The morbidity and mortality associated with cancer is largely related to tumor invasion and formation of metastases. Extensive application of 2[18F]fluoro-2-deoxy-d-glucose–positron emission tomography (FDG-PET) imaging to clinical cancers has clearly shown the vast majority of malignant tumors metabolize glucose at high rates. (34, 35). We propose there is a direct, causative link between increased glucose metabolism and the ability of cancer cells to invade and metastasize.
Elevated glucose metabolism is the proximate cause of increased acidity in the tumor microenvironment. Furthermore, most tumors develop an aberrant vasculature network that tends to be poorly organized and leaky, disrupting blood flow, and hampering the delivery of oxygen (36). This has a 2-fold effect on tumor acidity. First, it subjects tumor regions to poor perfusion, and hence poor oxygenation (37). Low oxygenation increases glycolytic flux via the Pasteur effect (38). Notably, even in tumor regions with adequate oxygen supply, glycolysis and acid production are upregulated via the Warburg effect (39). Second, poor perfusion hampers the ability of the microenvironment to remove tumor derived acid through diffusion. Consequently, the pHe of tumors is typically highly acidic, and this will inevitably result in acid diffusion into the surrounding stroma.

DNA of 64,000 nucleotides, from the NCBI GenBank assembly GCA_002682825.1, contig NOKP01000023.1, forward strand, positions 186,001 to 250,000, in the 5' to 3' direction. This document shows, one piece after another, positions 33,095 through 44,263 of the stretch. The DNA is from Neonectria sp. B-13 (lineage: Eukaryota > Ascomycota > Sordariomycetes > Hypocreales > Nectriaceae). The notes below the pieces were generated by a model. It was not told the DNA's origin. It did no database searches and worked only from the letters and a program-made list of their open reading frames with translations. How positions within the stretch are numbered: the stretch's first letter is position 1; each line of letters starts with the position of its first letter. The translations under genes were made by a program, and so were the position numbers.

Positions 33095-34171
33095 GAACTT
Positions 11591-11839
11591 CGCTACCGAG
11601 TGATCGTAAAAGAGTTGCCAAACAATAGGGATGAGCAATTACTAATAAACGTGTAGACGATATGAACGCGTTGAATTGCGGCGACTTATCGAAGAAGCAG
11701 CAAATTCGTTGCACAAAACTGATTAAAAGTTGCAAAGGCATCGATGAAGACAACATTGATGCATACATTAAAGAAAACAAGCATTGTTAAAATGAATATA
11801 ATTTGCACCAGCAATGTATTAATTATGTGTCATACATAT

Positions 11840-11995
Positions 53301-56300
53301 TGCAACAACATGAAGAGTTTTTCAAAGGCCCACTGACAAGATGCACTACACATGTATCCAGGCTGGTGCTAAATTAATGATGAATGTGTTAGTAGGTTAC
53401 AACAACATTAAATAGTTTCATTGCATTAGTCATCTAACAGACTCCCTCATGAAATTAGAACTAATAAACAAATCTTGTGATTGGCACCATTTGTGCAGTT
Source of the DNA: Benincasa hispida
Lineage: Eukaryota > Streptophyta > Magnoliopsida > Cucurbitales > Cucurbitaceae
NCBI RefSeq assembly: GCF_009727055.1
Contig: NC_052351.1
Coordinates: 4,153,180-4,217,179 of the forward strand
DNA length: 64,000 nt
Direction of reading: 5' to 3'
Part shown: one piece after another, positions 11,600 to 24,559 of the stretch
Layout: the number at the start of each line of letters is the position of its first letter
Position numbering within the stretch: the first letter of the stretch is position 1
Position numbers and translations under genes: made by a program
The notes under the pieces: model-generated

We have previously proposed that the invasive phenotype and increased glucose metabolism are, in fact, closely linked (23). Much of this work stems from viewing cancer biology as an ecologic and evolutionary process. Within this context, all commonly observed phenotypes in cancers must be conferring an evolutionary advantage. In this case, we ask “how does increased glucose metabolism and consequent interstitial acidosis confer an evolutionary advantage that promotes tumor cell proliferation?” This has led to the proposal that regional acidosis represents a strategy commonly observed in nature as niche engineering in which plants and animal alter their environment in ways that promote their own growth and survival and/or diminishes that of their competitors. The conceptual model that tumors use increased glucose metabolism, even in the presence of adequate oxygen, as a form of niche engineering is the basis of the acid-mediated invasion hypothesis (15, 16). The model assumes that through evolutionary events during carcinogenesis, as cancer cells proliferate on epithelial surfaces (40), they must adapt to increased acid production by expression of proton export systems, such as NHE-1 or CA-IX, which transport H+ from intra- to extracellular space, resulting in extracellular acidification. However, normal mammalian tissue, lacking the evolutionary capacity of cancer cells, typically remains intolerant of prolonged exposure to acidic pH. This model posits H+ flows along concentration gradients, from the tumor into the peritumoral normal tissue, causing disruption that favors subsequent tumor growth. A variety of studies have shown that an acidic peritumoral pH is associated with a degradation of the extracellular matrix, possibly through the release and activation of proteolytic enzymes (7, 16). The low pH also leads normal cells to undergo apoptosis and necrosis, whereas cancer cells survive due to acquired resistance mechanisms (41, 42). In summary, regional acidosis causes substantial niche engineering through normal cell death, breakdown of extracellular matrix, promotion of new vessel formation, and suppression of the immune response (10, 17, 18).